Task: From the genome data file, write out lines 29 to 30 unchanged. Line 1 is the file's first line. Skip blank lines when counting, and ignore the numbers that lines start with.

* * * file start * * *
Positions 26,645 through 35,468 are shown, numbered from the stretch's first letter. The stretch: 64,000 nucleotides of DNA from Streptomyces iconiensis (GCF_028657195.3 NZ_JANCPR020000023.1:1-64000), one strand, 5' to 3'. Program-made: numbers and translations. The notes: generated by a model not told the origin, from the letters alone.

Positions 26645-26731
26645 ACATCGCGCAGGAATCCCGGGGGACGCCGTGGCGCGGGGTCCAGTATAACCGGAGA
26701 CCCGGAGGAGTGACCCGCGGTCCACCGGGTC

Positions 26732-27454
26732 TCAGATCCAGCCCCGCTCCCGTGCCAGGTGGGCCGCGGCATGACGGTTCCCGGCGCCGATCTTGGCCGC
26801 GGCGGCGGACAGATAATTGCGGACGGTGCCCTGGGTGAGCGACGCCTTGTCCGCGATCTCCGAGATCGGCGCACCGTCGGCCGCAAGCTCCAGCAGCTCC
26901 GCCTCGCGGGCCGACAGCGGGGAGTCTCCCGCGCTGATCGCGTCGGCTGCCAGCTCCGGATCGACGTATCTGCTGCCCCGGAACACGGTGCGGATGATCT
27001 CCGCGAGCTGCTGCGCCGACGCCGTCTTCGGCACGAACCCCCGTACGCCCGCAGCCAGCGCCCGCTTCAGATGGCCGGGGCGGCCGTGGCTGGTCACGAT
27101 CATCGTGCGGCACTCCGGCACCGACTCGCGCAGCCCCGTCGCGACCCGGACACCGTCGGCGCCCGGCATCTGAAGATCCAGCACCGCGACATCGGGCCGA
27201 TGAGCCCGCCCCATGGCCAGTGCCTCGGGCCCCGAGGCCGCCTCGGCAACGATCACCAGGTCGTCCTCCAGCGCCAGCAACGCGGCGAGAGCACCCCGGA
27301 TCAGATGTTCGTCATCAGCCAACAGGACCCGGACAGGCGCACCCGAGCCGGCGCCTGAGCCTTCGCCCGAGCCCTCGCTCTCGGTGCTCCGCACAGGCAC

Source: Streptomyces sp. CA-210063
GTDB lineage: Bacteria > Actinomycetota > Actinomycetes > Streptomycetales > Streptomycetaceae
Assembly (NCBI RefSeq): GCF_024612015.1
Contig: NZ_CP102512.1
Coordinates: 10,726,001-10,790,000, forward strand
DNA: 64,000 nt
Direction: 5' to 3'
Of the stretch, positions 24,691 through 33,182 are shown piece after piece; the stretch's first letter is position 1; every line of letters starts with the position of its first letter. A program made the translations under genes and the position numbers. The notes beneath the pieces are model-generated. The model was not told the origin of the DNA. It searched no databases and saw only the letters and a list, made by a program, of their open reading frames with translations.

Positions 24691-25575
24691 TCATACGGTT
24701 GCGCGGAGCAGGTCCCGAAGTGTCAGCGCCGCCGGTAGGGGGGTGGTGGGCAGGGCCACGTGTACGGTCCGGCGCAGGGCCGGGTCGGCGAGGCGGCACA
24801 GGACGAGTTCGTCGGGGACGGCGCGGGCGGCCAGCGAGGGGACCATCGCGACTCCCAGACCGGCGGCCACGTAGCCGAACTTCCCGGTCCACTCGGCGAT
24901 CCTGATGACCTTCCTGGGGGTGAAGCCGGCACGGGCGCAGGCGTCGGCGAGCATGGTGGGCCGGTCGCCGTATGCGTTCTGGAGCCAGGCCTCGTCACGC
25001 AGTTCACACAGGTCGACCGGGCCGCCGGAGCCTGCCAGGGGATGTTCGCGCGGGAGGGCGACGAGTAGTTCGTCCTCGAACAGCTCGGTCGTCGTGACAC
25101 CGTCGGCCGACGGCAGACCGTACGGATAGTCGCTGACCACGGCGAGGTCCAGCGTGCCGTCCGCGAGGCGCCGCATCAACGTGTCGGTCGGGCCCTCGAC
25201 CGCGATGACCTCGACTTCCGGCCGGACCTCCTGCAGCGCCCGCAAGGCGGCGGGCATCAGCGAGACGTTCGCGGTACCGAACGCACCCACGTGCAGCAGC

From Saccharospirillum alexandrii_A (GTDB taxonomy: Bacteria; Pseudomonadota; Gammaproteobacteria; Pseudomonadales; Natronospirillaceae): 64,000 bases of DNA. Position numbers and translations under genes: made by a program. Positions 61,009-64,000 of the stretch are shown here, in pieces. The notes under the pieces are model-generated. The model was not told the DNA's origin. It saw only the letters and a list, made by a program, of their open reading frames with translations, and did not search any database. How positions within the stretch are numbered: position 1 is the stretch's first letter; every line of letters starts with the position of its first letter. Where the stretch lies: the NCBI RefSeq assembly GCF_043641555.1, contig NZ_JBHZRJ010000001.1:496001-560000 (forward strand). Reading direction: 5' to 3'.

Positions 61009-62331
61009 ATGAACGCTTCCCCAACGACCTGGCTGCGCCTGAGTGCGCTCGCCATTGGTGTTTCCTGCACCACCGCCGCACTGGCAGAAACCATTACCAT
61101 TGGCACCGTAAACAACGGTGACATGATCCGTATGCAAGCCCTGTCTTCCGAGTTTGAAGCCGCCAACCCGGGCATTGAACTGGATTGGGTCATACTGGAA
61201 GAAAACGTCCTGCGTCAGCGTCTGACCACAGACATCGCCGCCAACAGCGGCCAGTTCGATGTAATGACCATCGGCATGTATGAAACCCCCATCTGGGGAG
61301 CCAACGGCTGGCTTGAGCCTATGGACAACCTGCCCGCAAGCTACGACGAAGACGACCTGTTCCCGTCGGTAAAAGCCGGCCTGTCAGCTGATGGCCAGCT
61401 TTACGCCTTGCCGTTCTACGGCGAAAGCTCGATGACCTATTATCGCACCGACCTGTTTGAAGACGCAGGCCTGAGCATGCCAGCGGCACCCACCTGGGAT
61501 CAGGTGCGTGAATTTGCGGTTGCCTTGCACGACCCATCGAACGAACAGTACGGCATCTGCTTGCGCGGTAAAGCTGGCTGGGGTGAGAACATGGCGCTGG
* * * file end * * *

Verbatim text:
From Saccharospirillum alexandrii_A (GTDB taxonomy: Bacteria; Pseudomonadota; Gammaproteobacteria; Pseudomonadales; Natronospirillaceae): 64,000 bases of DNA. Position numbers and translations under genes: made by a program. Positions 61,009-64,000 of the stretch are shown here, in pieces. The notes under the pieces are model-generated. The model was not told the DNA's origin. It saw only the letters and a list, made by a program, of their open reading frames with translations, and did not search any database. How positions within the stretch are numbered: position 1 is the stretch's first letter; every line of letters starts with the position of its first letter. Where the stretch lies: the NCBI RefSeq assembly GCF_043641555.1, contig NZ_JBHZRJ010000001.1:496001-560000 (forward strand). Reading direction: 5' to 3'.

Positions 61009-62331